The Jewish Community Council of Greater Teaneck will hold its annual Yom Hashoah observance on Wednesday, May 4, at 7:30 p.m., at Teaneck High School. Helga Marx Silbermann is this year’s keynote speaker. In 1938, 13-year-old Helga and her grandfather ran into their burning shul to rescue a Torah scroll. During the war, she was able to warn Jews destined for death, thus saving many lives. The musical presentation will feature pianist/vocalist Jonathan Rimberg and violinist Stephanie Kurtzman. They will be joined by the Yavneh Academy choirs, directed by Marsha Motzen, for a performance of the Hymn of the Partisans. A reception for survivors and their families will be held in the high school’s media room, beginning at 6 p.m. Light refreshments will be served and Yitzy Glicksman will perform Hebrew and Yiddish music. For information, go to teaneckyomhashoa.org or call Steve Fox at (201) 362-6776. To attend the reception for survivors and their families, call Dena Levie at (917) 334-0937. During May, the Teaneck Public Library will feature Holocaust-inspired artwork by past and present Teaneck High School and Yavneh Academy students. The artwork was exhibited at the Bergenfield Public Library during April.
3/26/2018 7:44:00 PM
A division of the Jewish Community Council of Greater Teaneck, the Teaneck Holocaust Commemoration Committee was formed over 30 years ago to perpetuate the memories of the Holocaust and to assure that the precious memories of the over six million victims who perished will not be forgotten. In keeping with this mission, every year it has hosted a community-wide commemoration in the impressive Teaneck High School auditorium that attracts 1000 attendees from across Bergen County. Many of those in attendance are children and grandchildren and more recently great-grandchildren of survivors whose numbers are sadly dwindling with each passing year. The committee, which includes over 30 volunteers who work throughout the year to orchestrate this event, is chaired by Steve Fox, Heidi Fuchs and Felicia Grossman, all of Teaneck. The chairs urge survivors and their families to contact them if they wish to serve as candlelighters in future commemorations. A moving and meaningful segment of the program features survivors, accompanied by children and grandchildren and great-grandchildren, whose Holocaust experiences are shared with the audience as they light a memorial candle in memory of the six million. The Yavneh Academy choir, under the direction of Marsha Motzen, will join Jonathan Rimberg and Stephanie Kurtzman for a musical presentation and the national anthem to open the program. The highlight of the yearly commemoration is the address by a survivor selected by the committee from a list of potential speakers. To date, the featured speakers have included individuals whose indomitable faith, will to live, industriousness and creativity have inspired the audience, young and old. Some have been brought in from other countries, including Israel and Canada. Others have created highly regarded names for themselves in business, education and the arts. The keynote speaker at this year’s commemoration, marking the 68th anniversary of the start of the Shoah, will be child survivor Mark Schonwetter. Mark was a child of 6 when his father was taken away by the Nazis. Little Mark was forced into manhood to help his family survive.Through the heroism of his courageous mother, Mark and his young sister fled the only home they had ever known. For three long and dangerous years, they escaped under barbed-wire fences and took refuge in woods, fields and farms. Of the 1,500 Jews who had populated their village, only 50 survived. After the war, the three remaining Schonwetters remained in Poland for 10 years. In 1957 they were able to emigrate to Israel. Unfortunately, Mark was unable to secure proper work in Israel, and so, with five dollars in his pocket, he moved to the US in 1961. Once here, he obtained menial work in a jewelry factory, supervised by a Yiddish-speaking co-worker. Slowly but adamantly, he learned English and rose through the ranks to become the factory manager. Within five years, he purchased another jewelry company called Lieberfarb, which he proceeded to grow into a successful wedding ring and bridal company that he owned and ran for over 40 years. Schonwetter shared, “I feel blessed to have had a lifetime having survived against all odds.” Inspired by her father’s life story and exemplary determination, daughter Ann Arnold has authored a biography of her father entitled, “Together: A Journey of Survival.” Together, father and daughter have made it their mission to spread the story of courage against impossible odds with schoolchildren and adults wherever possible. On the morning after speaking at the Community Commemoration, Schonwetter will address over 500 students of Teaneck High School in keeping with the yearly practice of sharing the featured speaker with the school. Also, in conjunction with the yearly commemoration, the committee arranges for an exhibit of Holocaust artwork by students of local private and public schools. This year, a photographic exhibit by noted photographer Debbie Teicholz Guedalia is being hosted at the Teaneck Public Library throughout April and the Bergenfield Public Library throughout May. The community is urged to participate in the commemoration and to bring the younger generations along so that the memories of the kedoshim will be perpetuated in an honorable program. Teaneck High School is located at 100 Elizabeth Avenue, Teaneck, NJ 07666. For more information, visit www.teaneckyomhashoa.org/calendar By Pearl Markovitz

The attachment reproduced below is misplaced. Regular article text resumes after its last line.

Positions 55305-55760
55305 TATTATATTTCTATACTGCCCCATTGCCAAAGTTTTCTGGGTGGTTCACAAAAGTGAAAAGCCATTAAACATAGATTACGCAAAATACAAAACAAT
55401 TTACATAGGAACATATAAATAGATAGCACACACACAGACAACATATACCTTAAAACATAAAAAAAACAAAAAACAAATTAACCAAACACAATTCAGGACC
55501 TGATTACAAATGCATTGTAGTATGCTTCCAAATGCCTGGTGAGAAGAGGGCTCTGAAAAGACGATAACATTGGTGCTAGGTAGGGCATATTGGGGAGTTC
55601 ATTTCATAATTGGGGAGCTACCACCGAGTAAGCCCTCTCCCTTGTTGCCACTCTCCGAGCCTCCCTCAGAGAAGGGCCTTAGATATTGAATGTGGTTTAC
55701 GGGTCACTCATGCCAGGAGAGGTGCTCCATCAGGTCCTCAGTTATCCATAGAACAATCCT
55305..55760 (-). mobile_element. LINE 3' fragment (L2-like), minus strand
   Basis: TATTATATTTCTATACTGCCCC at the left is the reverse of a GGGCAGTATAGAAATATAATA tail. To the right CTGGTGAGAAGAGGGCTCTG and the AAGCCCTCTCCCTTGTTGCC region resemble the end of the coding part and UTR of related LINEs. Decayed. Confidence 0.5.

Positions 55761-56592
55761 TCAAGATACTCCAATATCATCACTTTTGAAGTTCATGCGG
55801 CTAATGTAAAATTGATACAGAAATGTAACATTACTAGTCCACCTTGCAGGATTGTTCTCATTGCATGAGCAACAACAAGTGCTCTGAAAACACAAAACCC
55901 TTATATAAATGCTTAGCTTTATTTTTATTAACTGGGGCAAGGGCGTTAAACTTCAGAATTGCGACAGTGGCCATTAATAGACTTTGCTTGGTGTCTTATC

3/26/2018 7:43:00 PM